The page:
Grounding Principles for Governing Web 2.0 Investments

Grounding Principles for Governing Web 2.0 Investments

Steven De Hertogh (Competence Center Operations and Technology Management, The Netherlands) and Stijn Viaene (Vlerick Leuven Gent Management School, Belgium)
DOI: 10.4018/978-1-61520-611-7.ch120
OnDemand PDF Download:
$30.00
List Price: $37.50

Abstract

During the early years of the World Wide Web, also commonly referred to as the internet, there was relatively little engagement between content providers and end-users, or between end-users. Although some specialized communities, such as newsgroups, approached the internet as an open, decentralized, participative platform, not many content providers really did. Communication occurred mainly in a top-down, one-to-many, centralized mode of content broadcasting. In many ways the internet remained similar to already existing media such as television or radio. This first era of development is now being referred to as web 1.0. The advent of Web 2.0 has been about embracing the inherently open and social characteristics of the internet. It supports a profound change in communication toward a many-to-many, decentralized format. The latter favors the emergence of bottom-up trends rather than the design of top-down, paternalistically imposed strategies and structures. Web 2.0 applications aspire to make maximal use of the level playing field for engagement offered by the internet, both technologically and socially (O’Reilly, 2005, 2006). The World Wide Web has thereby entered “the realm of sociality” (Bouman et al., 2007), where software becomes fused with everyday social life. Social software applications such as Wikipedia, Facebook and MySpace have all but become household names.
Chapter Preview
Top

Background

If anything, information systems (IS) researchers have established that there can be a wide gap between investing in an IT resource and realizing business value from its use. Consequently, any such investment comes with a certain degree of risk. From Peppard & Ward (2004), we borrow a general view on organizational benefits realization from IS. Their framework allows us to distinguish between three categories of concepts which co-determine the value created by an IS: the ends (organizational objectives), the means (IT artifacts), and the ways (new working practices). We use this framework to organize this background section on Web 2.0.

Key Terms in this Chapter

Open Innovation: “Open innovation is the use of purposive inflows and outflows of knowledge to accelerate internal innovation, and expand the markets for external use of innovation, respectively. Open innovation is a paradigm that assumes that firms can and should use external ideas as well as internal ideas, and internal and external paths to market, as they look to advance their technology,” (Chesbrough et al., 2006, p. 1).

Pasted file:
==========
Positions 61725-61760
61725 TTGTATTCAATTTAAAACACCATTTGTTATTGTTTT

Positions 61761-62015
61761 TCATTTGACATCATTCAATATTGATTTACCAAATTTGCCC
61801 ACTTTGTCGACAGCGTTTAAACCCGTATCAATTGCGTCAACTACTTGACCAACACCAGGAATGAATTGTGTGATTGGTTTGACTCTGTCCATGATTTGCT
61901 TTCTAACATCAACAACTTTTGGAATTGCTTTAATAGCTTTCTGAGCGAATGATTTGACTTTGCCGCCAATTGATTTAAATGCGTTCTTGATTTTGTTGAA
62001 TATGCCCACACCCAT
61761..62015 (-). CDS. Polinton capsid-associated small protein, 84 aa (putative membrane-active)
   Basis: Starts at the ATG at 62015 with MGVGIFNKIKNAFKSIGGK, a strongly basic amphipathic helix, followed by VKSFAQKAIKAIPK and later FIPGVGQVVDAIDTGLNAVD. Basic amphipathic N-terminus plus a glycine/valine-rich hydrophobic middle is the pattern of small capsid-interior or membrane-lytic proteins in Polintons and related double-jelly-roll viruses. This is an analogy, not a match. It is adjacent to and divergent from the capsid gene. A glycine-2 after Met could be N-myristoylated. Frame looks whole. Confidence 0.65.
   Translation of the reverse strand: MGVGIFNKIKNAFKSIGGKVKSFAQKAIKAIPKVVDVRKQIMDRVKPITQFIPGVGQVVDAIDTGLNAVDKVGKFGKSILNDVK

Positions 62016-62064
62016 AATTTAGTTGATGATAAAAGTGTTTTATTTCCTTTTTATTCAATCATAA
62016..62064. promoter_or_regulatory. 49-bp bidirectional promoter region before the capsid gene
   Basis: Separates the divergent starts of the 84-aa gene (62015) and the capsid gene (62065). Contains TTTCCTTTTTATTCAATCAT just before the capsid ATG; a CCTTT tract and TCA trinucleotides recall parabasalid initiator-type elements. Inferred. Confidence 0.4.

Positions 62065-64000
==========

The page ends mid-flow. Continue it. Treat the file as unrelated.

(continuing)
Web 2.0: The introduction of the notion of Web 2.0 is all about embracing the inherently open and social characteristics of the internet. The transition from 1.0 to 2.0 represents a profound change in communication toward a many-to-many, decentralized format. Web 2.0 favors the emergence of bottom-up trends rather than the design of top-down, paternalistically imposed strategies and structures. Web 2.0 applications, often referred to as social software, aspire to make maximal use of the level playing field for engagement offered by the internet, both technologically and socially.

Enterprise 2.0: McAfee (2006a) coined the term enterprise 2.0 to describe companies buying or building platforms with wikis and social networking software to support and enhance the continuously changing and emergent collaborative structures of knowledge work across the (extended) enterprise.

Governance: Governance is an organizational design activity that serves to simultaneously restrict and enable management. The activity of governing involves: a) defining expectations for the organization and its constituents, b) specifying allocation rules for the resources to help accomplish these expectations, and c) defining the framework to verify the organization’s performance.

Structuration Theory: A sociological theory applied to the field of IS by, amongst others, Orlikowski (2000). The theory helps to describe how social structures, that is patterns of social interaction, are developed, changed or re-affirmed through a) users interacting with an IT artifact, and b) users attributing meaning to the technology by integrating the (non-)use into their work practices.

Web 1.0: Web 1.0 refers to the early years of the internet. It marks an era where the main mode of communication between content providers and users was predominantly top-down and centralized. In fact, during this era, the web was very much approached as a continuation of traditional broadcasting media such as television or radio.

Collective Creativity: “Collective creativity reflects a qualitative shift in the nature of the creative process, as the comprehension of a problematic situation and the generation of creative solutions draw from – and reframe – the past experiences of participants in ways that lead to new and valuable insights,” (Hargadon & Bechky, 2006, p. 484).

IS Benefits Realization: A general view on creating organizational benefits from IS. It distinguishes between three categories of concepts which co-determine the value created by an IS: the ends (organizational objectives), the means (IT artifacts), and the ways (new working practices).

Complete Chapter List

Search this Book:
Reset